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dc.contributor.authorPatient, David
dc.date.accessioned2020-06-02T07:20:19Z
dc.date.available2020-06-02T07:20:19Z
dc.date.issued2011
dc.identifier.doi10.1002/job.752
dc.identifier.urihttp://hdl.handle.net/20.500.12127/6512
dc.description.abstractThe unique legal context investigated by Stein, Steinley, and Cropanzano (this issue) highlights important challenges facing decision makers charged with administering justice in turbulent environments. First, rules may need to be adapted to new information and changed circumstances. Second, consistency over time can compete with altruistic motives, moral convictions, and other important principles. Third, decisionmakers may face demands from multiple audiences to re‐interpret a rule in ways that are harsher, more lenient, or otherwise different than previously warranted. Since managers in other organizational settings can also face strong pressures to change over time how they interpret and apply rules, the legal context highlights important aspects of fairness that can compete with consistency over time, and that merit further investigation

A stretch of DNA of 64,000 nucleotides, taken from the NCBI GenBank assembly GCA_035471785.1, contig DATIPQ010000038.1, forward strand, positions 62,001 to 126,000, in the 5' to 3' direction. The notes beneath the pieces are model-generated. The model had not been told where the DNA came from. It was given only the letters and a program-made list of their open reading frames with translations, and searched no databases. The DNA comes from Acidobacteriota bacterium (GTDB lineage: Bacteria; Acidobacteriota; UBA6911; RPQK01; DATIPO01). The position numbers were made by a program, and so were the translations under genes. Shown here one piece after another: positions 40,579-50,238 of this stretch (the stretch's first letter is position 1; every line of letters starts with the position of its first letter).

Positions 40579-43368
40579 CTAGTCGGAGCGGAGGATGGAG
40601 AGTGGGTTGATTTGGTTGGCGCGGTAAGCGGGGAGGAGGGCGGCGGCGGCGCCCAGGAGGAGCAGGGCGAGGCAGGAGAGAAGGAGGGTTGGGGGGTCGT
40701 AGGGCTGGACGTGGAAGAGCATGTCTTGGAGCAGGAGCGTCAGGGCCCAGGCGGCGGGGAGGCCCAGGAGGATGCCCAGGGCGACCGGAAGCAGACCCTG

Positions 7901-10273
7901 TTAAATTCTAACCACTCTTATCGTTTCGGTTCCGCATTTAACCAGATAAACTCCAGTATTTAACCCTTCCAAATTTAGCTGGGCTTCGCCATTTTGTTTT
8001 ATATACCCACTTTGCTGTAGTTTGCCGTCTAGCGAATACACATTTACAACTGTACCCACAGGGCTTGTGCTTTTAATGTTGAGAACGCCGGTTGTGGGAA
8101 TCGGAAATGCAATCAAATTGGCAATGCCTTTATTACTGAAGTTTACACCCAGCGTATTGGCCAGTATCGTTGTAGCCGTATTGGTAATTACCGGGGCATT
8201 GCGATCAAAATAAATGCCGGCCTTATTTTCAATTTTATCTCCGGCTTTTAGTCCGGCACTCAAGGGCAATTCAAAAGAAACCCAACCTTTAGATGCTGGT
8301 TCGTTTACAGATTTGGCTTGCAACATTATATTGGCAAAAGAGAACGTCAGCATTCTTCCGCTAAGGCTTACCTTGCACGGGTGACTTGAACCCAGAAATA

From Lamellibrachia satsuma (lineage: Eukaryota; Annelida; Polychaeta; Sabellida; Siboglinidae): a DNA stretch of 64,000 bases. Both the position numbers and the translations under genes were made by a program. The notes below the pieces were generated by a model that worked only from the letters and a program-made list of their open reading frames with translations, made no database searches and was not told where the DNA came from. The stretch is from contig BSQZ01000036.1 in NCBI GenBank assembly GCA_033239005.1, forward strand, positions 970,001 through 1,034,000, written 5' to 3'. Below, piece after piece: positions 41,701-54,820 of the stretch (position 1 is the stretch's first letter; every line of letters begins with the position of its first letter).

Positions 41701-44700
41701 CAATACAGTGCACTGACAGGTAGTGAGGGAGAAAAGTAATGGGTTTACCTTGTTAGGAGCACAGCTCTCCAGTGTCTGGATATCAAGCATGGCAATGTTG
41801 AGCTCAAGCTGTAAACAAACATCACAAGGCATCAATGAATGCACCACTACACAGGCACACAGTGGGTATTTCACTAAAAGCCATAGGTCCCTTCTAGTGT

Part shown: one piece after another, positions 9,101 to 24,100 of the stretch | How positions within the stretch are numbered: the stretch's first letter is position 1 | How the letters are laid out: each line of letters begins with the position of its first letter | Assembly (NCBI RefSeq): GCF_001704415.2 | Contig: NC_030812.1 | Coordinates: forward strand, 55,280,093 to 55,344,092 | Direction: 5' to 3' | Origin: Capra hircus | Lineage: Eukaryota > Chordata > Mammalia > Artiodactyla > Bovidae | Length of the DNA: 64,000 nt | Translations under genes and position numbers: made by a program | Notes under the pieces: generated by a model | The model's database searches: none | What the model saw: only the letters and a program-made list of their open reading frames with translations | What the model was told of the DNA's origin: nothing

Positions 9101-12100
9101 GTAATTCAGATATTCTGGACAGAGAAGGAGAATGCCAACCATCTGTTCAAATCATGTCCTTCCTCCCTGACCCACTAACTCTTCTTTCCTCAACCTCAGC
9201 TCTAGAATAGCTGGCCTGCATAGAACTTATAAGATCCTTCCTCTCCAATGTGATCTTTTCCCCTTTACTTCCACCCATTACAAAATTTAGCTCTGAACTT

dc.language.isoen
dc.publisherWiley
dc.subjectTerror Management Theory
dc.subjectProcedural Justice
dc.subjectFairness
dc.subjectTerrorism
dc.subjectJudicial Sentencing
dc.relation.embedded
dc.titlePitfalls of administering justice in an inconsistent world: Some reflections on the consistency rule
dc.identifier.journalJournal of Organizational Behavior
dc.source.volume32
dc.source.issue7
dc.source.beginpage1008
dc.source.endpage1012
dc.contributor.departmentCatólica Lisbon School of Business and Economics, Universidade Católica Portuguesa, Palma de Cima, Lisbon 1649‐023, Portugal
dc.identifier.eissn1099-1379
vlerick.knowledgedomainPeople Management & Leadership
vlerick.typearticleVlerick strategic journal article
vlerick.vlerickdepartmentP&O
dc.identifier.vperid276185


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